As you consider preparing this recipe, it is likely Thanksgiving Day, a time when this meal is most typically enjoyed. I’ve never been one who necessarily follows every dot and tittle of holiday menu protocol. For example, there have been years when I’ve been known to prepare cabbage rolls, chicken spaghetti, or pizza for Thanksgiving! Today, over 6 months away from Turkey Day, my husband and I were able to happily savor every morsel of this wonderful feast. And rather than wait months down the road to share this great recipe with you, I wanted you to have it now so you could also relish it whenever you wish throughout the year! Regardless of what day it is, this is a meal to be enjoyed all year long!
The Best Baked Turkey
23-25 lb. turkey
½ cup and 1 tablespoon of garlic-flavored olive oil
12 oz. beer
½ tsp. and a pinch of cayenne pepper
4 crushed garlic cloves
1 tablespoon coarse-ground black pepper
1 tablespoon kosher salt
2 cups chicken stock or broth
¼ cup corn oil
1 cup water
• Injection Liquid: Mix ½ cup garlic-flavored olive oil, 4 oz. beer, and ½ tsp. of cayenne pepper
• Paste: Mix 4 mashed garlic cloves, 1 tablespoon coarse-ground black pepper, 1 tablespoon kosher salt, pinch of cayenne pepper, and 1 tablespoon garlic-flavored olive oil
• Baste: Mix 2 cups chicken stock or broth, 1 cup water, 8 oz. beer, and ¼ cup corn oil
The day before baking, empty the turkey cavity (saving and refrigerating the giblets in a zip-lock plastic bag), rinse and pat dry with paper towel, tuck wing tips under the back and tie legs together. Inject “Injection Liquid” with a kitchen syringe the turkey in a half-dozen places, moving needle around in each spot to shoot liquid in several directions. Massage “Paste” inside and out and under the skin. (Do not tear.) Place turkey in plastic bag and refrigerate overnight.
The day of baking, remove turkey from the plastic bag and insert meat thermometer into thickest part of the thigh (not touching the bone). Bake at 325 degrees. Cover with aluminum foil tent after turkey begins to turn golden. Baste bird every 30 minutes with “Baste”. Turkey is done when thermometer reads 180 degrees or leg moves easily in joint.
Remove from oven. Let stand for 15-20 minutes. Slice.
The Best Turkey Gravy
Turkey neck and giblets
2 onions, copped
2 carrots chopped
2 sticks celery, chopped
4 bay leaves
Few sprigs of fresh thyme
9 tablespoons of fatty juices from the turkey
9 tablespoons of plain flour
6 cups whole milk
3 teaspoons sea salt
1 envelope Pioneer Brand Country Gravy mix
While the turkey is baking, place the turkey neck and giblets in a saucepan with the vegetables, herbs, and 5 cups of water. Bring to a simmer, cover and cook for 30 minutes. Save 3 cups of the giblet broth, drain the rest, dispose of the vegetables, and chop and reserve the giblet meat. (Refrigerate if early in the day.)
To make the gravy, siphon 9 tablespoons of fatty juices from the turkey roasting pan into a saucepan and stir in 9 tablespoons of flour. Cook, stirring for about 1-2 minutes until lightly browned.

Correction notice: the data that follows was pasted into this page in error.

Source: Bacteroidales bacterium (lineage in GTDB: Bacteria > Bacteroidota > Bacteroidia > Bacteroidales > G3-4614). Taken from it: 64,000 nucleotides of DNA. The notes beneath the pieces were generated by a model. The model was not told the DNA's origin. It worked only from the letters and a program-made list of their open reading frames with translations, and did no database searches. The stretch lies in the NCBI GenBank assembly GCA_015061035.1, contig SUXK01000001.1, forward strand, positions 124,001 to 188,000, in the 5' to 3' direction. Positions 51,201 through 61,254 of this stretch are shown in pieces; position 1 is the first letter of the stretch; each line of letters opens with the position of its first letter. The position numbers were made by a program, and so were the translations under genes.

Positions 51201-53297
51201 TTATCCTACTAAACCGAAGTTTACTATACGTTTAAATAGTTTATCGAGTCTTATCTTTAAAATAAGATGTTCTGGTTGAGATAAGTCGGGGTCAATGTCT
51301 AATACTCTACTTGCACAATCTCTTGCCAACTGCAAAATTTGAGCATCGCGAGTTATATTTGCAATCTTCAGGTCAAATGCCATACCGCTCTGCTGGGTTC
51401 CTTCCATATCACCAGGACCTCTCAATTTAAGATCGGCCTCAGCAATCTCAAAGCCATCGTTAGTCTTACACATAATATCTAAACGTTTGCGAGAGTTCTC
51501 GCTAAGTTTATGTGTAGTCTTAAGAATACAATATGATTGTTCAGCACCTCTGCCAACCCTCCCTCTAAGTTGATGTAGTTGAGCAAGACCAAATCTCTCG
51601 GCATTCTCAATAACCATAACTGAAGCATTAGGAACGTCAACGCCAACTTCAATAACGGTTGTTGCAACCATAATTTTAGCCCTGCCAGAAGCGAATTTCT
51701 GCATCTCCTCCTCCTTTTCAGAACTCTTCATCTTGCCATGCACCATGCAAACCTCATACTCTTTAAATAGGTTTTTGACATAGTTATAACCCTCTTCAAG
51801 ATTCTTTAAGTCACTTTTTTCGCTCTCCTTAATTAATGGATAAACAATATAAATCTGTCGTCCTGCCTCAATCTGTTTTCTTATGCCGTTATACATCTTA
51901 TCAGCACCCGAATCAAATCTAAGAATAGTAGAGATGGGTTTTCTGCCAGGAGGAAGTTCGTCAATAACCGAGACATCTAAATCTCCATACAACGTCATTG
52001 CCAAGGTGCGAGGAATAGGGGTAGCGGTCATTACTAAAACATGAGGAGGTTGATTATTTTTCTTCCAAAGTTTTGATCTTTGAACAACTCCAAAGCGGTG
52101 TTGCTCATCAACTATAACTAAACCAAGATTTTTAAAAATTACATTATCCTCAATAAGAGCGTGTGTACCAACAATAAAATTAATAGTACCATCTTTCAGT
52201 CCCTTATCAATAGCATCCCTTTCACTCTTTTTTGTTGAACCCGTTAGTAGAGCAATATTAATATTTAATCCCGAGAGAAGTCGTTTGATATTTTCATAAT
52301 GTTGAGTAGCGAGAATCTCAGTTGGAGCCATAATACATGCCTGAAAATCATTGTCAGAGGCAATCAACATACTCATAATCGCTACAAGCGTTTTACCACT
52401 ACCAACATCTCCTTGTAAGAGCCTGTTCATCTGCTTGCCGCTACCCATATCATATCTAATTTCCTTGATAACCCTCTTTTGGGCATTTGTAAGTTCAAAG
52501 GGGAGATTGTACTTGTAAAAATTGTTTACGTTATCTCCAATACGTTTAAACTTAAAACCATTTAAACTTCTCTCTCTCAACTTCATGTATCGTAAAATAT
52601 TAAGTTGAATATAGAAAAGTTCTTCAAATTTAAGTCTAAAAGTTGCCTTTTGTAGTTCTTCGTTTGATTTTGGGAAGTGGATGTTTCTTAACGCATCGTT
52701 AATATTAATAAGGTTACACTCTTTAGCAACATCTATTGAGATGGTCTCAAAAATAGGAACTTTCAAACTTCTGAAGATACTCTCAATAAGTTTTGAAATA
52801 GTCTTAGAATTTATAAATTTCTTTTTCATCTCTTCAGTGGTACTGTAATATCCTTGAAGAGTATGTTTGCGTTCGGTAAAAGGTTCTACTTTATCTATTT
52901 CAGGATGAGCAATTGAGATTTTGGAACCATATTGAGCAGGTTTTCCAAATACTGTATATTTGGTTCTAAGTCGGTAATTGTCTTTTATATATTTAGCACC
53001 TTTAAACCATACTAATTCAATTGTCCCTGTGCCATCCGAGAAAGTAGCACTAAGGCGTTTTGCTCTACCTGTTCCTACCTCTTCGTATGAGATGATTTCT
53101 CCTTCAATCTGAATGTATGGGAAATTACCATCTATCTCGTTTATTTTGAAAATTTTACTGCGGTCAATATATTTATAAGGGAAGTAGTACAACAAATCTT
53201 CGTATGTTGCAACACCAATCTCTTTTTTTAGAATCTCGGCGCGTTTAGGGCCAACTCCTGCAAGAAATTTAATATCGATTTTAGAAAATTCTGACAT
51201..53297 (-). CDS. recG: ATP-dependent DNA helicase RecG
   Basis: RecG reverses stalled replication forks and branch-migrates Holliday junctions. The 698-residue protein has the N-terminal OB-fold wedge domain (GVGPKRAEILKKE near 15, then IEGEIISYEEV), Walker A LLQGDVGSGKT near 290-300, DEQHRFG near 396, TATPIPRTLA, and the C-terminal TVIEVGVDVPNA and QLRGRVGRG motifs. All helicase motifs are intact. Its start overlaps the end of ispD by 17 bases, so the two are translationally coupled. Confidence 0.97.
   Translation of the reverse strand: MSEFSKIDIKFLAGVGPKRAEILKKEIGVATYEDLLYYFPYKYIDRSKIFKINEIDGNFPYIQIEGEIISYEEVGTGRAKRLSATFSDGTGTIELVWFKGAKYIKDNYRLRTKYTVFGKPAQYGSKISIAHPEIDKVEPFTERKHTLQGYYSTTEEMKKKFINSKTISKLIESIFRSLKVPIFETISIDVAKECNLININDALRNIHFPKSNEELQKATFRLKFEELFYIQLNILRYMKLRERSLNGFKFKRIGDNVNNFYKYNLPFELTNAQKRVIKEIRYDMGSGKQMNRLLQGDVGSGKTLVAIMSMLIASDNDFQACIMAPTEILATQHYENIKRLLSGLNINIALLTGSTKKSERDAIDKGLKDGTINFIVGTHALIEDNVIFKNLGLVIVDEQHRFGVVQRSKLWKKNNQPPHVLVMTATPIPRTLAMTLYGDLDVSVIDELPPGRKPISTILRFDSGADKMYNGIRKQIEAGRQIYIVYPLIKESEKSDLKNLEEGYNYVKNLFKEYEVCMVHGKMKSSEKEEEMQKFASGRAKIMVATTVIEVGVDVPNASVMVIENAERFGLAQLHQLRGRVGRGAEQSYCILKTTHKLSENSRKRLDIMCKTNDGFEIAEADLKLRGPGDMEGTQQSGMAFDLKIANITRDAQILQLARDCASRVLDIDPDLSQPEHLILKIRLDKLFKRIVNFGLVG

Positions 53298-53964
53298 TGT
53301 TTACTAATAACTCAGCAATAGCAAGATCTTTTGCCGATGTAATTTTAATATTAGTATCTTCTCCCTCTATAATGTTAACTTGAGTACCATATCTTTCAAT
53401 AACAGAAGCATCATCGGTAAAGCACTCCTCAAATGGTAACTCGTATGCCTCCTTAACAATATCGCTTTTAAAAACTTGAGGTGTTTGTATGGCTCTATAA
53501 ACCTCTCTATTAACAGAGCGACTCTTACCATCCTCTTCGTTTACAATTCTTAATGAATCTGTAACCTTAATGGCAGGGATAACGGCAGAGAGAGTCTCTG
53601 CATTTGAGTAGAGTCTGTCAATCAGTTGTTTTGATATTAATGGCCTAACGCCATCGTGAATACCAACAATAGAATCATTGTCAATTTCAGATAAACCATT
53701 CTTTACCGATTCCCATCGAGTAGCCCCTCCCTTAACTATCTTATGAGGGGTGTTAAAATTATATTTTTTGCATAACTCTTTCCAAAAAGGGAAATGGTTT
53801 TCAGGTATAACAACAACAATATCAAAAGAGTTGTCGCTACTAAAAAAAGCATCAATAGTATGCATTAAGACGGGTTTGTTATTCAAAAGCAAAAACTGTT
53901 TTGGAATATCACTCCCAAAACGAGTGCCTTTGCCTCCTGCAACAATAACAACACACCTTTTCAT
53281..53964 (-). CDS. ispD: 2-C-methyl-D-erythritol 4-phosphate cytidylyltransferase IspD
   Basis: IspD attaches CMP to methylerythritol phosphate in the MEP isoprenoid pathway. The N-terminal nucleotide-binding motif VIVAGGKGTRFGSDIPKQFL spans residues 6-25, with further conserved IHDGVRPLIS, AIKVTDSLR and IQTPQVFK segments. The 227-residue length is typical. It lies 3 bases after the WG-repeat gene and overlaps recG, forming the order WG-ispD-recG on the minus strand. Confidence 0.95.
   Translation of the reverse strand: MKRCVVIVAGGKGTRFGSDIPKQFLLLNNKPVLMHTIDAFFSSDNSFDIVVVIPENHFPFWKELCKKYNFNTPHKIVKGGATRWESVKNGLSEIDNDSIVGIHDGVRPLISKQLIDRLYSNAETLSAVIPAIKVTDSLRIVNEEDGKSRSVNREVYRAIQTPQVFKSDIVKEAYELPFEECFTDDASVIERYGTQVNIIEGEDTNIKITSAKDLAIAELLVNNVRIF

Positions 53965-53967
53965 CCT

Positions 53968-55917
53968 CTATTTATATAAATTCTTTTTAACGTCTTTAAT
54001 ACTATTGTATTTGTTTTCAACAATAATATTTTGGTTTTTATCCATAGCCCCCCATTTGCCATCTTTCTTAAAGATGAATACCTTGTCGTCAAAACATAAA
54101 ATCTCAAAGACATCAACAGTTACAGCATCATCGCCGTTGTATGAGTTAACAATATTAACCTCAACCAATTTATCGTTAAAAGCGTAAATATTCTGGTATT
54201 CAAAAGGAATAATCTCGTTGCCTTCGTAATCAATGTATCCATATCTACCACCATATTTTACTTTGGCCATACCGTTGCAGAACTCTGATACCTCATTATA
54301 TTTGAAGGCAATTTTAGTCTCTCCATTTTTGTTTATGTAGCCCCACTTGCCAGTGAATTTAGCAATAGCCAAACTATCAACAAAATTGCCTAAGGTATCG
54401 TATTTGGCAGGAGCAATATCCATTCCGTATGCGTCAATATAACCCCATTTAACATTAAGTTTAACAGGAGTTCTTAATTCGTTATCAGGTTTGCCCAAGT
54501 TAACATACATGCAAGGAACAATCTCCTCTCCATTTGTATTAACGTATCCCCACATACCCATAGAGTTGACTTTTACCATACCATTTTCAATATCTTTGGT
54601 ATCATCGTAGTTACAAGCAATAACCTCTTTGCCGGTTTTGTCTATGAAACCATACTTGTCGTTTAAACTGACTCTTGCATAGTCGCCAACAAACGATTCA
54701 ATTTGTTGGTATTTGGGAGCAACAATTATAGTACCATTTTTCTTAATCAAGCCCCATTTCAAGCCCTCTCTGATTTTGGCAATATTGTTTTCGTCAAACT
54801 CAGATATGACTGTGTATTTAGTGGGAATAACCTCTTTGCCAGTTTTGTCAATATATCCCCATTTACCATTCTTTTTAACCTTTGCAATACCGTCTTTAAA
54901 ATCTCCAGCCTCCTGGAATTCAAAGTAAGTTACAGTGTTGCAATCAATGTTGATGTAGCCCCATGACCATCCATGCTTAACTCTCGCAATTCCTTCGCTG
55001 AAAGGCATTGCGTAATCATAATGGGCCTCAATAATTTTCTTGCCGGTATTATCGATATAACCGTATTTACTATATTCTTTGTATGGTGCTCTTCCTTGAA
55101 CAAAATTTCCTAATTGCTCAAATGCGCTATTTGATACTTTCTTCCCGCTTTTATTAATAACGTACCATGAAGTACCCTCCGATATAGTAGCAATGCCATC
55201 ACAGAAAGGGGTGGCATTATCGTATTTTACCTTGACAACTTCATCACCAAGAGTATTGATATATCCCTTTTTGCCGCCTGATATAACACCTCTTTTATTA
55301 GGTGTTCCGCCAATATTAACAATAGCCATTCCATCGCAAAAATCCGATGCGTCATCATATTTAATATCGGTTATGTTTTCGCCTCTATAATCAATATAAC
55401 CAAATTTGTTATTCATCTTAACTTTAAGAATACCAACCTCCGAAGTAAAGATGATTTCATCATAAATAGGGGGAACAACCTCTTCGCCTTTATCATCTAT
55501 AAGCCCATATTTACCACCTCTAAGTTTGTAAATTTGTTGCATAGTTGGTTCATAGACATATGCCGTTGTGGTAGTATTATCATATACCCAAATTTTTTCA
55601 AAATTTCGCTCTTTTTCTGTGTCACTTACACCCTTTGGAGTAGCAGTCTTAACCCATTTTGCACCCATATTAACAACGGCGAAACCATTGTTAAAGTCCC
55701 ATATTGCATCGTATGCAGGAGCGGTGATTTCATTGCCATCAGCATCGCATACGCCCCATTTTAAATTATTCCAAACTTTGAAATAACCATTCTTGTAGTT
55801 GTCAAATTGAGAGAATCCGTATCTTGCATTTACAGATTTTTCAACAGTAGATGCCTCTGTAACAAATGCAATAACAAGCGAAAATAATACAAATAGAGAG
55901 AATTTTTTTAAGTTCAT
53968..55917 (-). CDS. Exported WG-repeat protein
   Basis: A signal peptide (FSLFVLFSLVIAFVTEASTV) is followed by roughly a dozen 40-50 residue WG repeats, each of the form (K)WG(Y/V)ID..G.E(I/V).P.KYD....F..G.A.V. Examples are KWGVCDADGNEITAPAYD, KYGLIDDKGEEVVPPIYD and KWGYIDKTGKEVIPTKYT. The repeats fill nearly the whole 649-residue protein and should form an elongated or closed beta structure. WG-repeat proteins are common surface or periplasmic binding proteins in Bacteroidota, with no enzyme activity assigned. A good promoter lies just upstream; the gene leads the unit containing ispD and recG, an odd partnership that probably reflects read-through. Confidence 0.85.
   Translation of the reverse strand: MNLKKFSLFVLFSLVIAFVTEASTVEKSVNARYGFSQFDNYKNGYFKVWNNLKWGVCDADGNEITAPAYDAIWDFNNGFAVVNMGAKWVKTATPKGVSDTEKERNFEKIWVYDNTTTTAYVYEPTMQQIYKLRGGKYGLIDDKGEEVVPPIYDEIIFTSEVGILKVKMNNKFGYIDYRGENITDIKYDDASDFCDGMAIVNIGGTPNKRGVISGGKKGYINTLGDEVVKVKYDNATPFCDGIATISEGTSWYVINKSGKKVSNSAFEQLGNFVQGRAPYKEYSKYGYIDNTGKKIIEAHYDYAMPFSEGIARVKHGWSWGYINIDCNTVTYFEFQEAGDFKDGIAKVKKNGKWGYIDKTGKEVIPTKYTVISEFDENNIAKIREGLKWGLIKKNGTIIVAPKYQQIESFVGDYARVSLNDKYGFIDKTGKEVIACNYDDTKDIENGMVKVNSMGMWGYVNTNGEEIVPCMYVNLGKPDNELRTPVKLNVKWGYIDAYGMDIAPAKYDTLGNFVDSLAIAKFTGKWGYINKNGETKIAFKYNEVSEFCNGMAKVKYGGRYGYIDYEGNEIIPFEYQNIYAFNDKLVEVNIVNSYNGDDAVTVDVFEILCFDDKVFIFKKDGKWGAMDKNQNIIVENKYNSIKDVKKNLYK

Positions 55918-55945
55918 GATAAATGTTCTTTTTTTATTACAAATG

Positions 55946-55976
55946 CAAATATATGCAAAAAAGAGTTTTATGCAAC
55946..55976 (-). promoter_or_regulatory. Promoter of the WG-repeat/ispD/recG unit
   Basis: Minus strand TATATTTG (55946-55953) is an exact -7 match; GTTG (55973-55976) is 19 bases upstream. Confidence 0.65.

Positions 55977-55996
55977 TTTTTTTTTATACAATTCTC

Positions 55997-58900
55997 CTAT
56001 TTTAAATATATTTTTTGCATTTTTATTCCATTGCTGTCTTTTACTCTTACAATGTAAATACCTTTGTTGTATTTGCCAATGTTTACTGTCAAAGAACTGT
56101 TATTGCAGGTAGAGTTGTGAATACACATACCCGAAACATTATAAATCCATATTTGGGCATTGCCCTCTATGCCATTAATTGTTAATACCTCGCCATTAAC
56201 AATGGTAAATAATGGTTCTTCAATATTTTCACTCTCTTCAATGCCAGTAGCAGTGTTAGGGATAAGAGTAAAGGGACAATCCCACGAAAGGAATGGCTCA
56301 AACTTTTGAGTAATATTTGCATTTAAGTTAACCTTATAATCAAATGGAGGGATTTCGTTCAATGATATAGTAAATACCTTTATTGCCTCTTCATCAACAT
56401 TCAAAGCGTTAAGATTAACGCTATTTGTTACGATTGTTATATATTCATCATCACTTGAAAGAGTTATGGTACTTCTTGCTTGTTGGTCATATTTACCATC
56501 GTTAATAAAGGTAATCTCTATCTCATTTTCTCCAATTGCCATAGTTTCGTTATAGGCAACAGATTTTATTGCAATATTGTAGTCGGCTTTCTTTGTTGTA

Stir in the chopped giblets, 3 cups of giblet broth, 6 cups of whole milk, 3 teaspoons of seasoning salt, and 1 envelope of Pioneer Brand Country Gravy mix. Bring to a boil, stirring and then reduce to medium high heat, stirring constantly until thickened. Season to taste.
Crockpot Mashed Potatoes
10 lbs. red potatoes, cut into chunks (peeled if you prefer)
2 tablespoons minced garlic
4 cubes chicken bouillon
16 oz. sour cream
16 oz. cream cheese, softened
1 cup butter, softened
Salt and pepper to taste
Bring a large pot of salted water to a boil. Add potatoes, garlic and chicken bouillon cubes. Cook potatoes until tender, but still firm about 15 minutes. Drain, reserving some of the cooking water.
Mash or rice the potatoes and mix with the sour cream and cream cheese, adding reserved cooking water to reach desired consistency. Transfer to a large crockpot, cover, and cook on low for 2 to 3 hours. Just before serving, stir in butter and season with salt and pepper to taste.
For followers of Jesus Christ, thanksgiving is more that an eating extravaganza . . . and it’s more than a one-year event, isn’t it? Every day should be a day of thanksgiving for us because, as Psalm 92:1 tell us, “It is a good thing to give thanks unto the Lord.” Psalm 118:24 goes on to say, “This is the day that the Lord has made; we will rejoice and be glad in it.” Notice, it doesn’t say we only rejoice and give thanks to the Lord when things are going well, the sun is shining, and it’s a beautiful day in the neighborhood. It has nothing to do with a particular day, a happy celebration, or a wonderful life. It has everything to do with who He is and who we are in Him. It’s a life-long celebration of thankfulness that will continue into eternity.
Rejoice always, pray without ceasing, in everything give thanks; for this is the will of God in Christ Jesus for you. (1 Thessalonians 5:16-18)